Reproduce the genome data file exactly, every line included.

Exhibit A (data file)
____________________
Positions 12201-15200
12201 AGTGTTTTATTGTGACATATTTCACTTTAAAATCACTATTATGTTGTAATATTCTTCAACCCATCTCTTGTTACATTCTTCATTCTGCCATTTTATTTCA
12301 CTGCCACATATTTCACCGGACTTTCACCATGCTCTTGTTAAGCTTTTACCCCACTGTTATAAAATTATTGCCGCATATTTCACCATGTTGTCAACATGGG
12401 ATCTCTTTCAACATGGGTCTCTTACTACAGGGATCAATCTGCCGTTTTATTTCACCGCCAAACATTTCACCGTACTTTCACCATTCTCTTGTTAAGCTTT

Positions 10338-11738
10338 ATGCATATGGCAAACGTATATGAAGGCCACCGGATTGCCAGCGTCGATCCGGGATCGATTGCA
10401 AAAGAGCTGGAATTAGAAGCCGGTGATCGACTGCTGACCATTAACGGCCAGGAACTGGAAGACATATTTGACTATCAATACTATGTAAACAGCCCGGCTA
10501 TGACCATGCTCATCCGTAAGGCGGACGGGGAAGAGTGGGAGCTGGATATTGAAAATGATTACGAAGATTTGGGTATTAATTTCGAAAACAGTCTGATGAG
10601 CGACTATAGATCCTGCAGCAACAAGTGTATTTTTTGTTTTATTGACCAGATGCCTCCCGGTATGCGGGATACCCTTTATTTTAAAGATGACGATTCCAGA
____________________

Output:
Positions 12201-15200
12201 AGTGTTTTATTGTGACATATTTCACTTTAAAATCACTATTATGTTGTAATATTCTTCAACCCATCTCTTGTTACATTCTTCATTCTGCCATTTTATTTCA
12301 CTGCCACATATTTCACCGGACTTTCACCATGCTCTTGTTAAGCTTTTACCCCACTGTTATAAAATTATTGCCGCATATTTCACCATGTTGTCAACATGGG
12401 ATCTCTTTCAACATGGGTCTCTTACTACAGGGATCAATCTGCCGTTTTATTTCACCGCCAAACATTTCACCGTACTTTCACCATTCTCTTGTTAAGCTTT

Positions 10338-11738
10338 ATGCATATGGCAAACGTATATGAAGGCCACCGGATTGCCAGCGTCGATCCGGGATCGATTGCA
10401 AAAGAGCTGGAATTAGAAGCCGGTGATCGACTGCTGACCATTAACGGCCAGGAACTGGAAGACATATTTGACTATCAATACTATGTAAACAGCCCGGCTA
10501 TGACCATGCTCATCCGTAAGGCGGACGGGGAAGAGTGGGAGCTGGATATTGAAAATGATTACGAAGATTTGGGTATTAATTTCGAAAACAGTCTGATGAG
10601 CGACTATAGATCCTGCAGCAACAAGTGTATTTTTTGTTTTATTGACCAGATGCCTCCCGGTATGCGGGATACCCTTTATTTTAAAGATGACGATTCCAGA